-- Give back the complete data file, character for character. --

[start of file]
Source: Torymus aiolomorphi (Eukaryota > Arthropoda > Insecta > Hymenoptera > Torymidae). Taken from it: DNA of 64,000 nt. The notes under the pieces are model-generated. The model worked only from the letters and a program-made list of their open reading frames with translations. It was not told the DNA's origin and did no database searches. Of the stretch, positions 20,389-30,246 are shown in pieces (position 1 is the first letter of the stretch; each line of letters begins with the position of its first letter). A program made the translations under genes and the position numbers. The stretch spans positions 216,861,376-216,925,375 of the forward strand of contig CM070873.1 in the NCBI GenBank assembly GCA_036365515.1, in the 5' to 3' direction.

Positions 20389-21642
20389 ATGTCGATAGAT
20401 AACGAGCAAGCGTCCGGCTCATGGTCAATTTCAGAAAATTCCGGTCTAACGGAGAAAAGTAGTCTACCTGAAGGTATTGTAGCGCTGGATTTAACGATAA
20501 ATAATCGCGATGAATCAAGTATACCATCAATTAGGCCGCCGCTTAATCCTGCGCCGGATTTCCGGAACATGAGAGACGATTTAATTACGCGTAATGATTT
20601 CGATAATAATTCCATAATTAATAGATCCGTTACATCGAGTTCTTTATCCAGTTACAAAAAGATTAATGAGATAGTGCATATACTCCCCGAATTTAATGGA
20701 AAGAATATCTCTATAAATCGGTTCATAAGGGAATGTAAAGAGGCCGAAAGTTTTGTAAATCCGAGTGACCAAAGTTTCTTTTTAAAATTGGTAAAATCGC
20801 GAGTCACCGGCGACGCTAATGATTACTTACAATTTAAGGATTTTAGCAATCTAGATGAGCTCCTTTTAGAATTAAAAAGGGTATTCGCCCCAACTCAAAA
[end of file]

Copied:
Source: Torymus aiolomorphi (Eukaryota > Arthropoda > Insecta > Hymenoptera > Torymidae). Taken from it: DNA of 64,000 nt. The notes under the pieces are model-generated. The model worked only from the letters and a program-made list of their open reading frames with translations. It was not told the DNA's origin and did no database searches. Of the stretch, positions 20,389-30,246 are shown in pieces (position 1 is the first letter of the stretch; each line of letters begins with the position of its first letter). A program made the translations under genes and the position numbers. The stretch spans positions 216,861,376-216,925,375 of the forward strand of contig CM070873.1 in the NCBI GenBank assembly GCA_036365515.1, in the 5' to 3' direction.

Positions 20389-21642
20389 ATGTCGATAGAT
20401 AACGAGCAAGCGTCCGGCTCATGGTCAATTTCAGAAAATTCCGGTCTAACGGAGAAAAGTAGTCTACCTGAAGGTATTGTAGCGCTGGATTTAACGATAA
20501 ATAATCGCGATGAATCAAGTATACCATCAATTAGGCCGCCGCTTAATCCTGCGCCGGATTTCCGGAACATGAGAGACGATTTAATTACGCGTAATGATTT
20601 CGATAATAATTCCATAATTAATAGATCCGTTACATCGAGTTCTTTATCCAGTTACAAAAAGATTAATGAGATAGTGCATATACTCCCCGAATTTAATGGA
20701 AAGAATATCTCTATAAATCGGTTCATAAGGGAATGTAAAGAGGCCGAAAGTTTTGTAAATCCGAGTGACCAAAGTTTCTTTTTAAAATTGGTAAAATCGC
20801 GAGTCACCGGCGACGCTAATGATTACTTACAATTTAAGGATTTTAGCAATCTAGATGAGCTCCTTTTAGAATTAAAAAGGGTATTCGCCCCAACTCAAAA